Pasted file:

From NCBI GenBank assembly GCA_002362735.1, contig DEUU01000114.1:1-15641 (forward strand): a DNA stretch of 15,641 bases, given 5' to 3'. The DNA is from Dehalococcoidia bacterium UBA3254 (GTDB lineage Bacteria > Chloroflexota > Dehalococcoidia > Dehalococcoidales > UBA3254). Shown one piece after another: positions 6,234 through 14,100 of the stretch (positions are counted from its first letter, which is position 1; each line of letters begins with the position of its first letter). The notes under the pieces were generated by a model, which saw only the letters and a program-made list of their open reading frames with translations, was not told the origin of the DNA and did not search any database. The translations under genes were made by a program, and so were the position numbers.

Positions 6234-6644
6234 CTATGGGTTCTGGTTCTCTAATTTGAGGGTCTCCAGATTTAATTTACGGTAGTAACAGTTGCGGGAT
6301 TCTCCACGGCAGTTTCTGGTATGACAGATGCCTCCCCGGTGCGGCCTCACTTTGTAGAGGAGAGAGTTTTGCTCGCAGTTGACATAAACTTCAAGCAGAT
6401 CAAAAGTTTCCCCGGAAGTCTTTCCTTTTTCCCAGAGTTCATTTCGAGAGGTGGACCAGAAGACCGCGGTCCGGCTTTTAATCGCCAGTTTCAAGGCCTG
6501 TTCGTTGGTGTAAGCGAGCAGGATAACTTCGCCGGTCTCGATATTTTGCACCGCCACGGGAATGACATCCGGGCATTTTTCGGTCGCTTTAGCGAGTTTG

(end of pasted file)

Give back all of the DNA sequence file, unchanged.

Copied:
From NCBI GenBank assembly GCA_002362735.1, contig DEUU01000114.1:1-15641 (forward strand): a DNA stretch of 15,641 bases, given 5' to 3'. The DNA is from Dehalococcoidia bacterium UBA3254 (GTDB lineage Bacteria > Chloroflexota > Dehalococcoidia > Dehalococcoidales > UBA3254). Shown one piece after another: positions 6,234 through 14,100 of the stretch (positions are counted from its first letter, which is position 1; each line of letters begins with the position of its first letter). The notes under the pieces were generated by a model, which saw only the letters and a program-made list of their open reading frames with translations, was not told the origin of the DNA and did not search any database. The translations under genes were made by a program, and so were the position numbers.

Positions 6234-6644
6234 CTATGGGTTCTGGTTCTCTAATTTGAGGGTCTCCAGATTTAATTTACGGTAGTAACAGTTGCGGGAT
6301 TCTCCACGGCAGTTTCTGGTATGACAGATGCCTCCCCGGTGCGGCCTCACTTTGTAGAGGAGAGAGTTTTGCTCGCAGTTGACATAAACTTCAAGCAGAT
6401 CAAAAGTTTCCCCGGAAGTCTTTCCTTTTTCCCAGAGTTCATTTCGAGAGGTGGACCAGAAGACCGCGGTCCGGCTTTTAATCGCCAGTTTCAAGGCCTG
6501 TTCGTTGGTGTAAGCGAGCAGGATAACTTCGCCGGTCTCGATATTTTGCACCGCCACGGGAATGACATCCGGGCATTTTTCGGTCGCTTTAGCGAGTTTG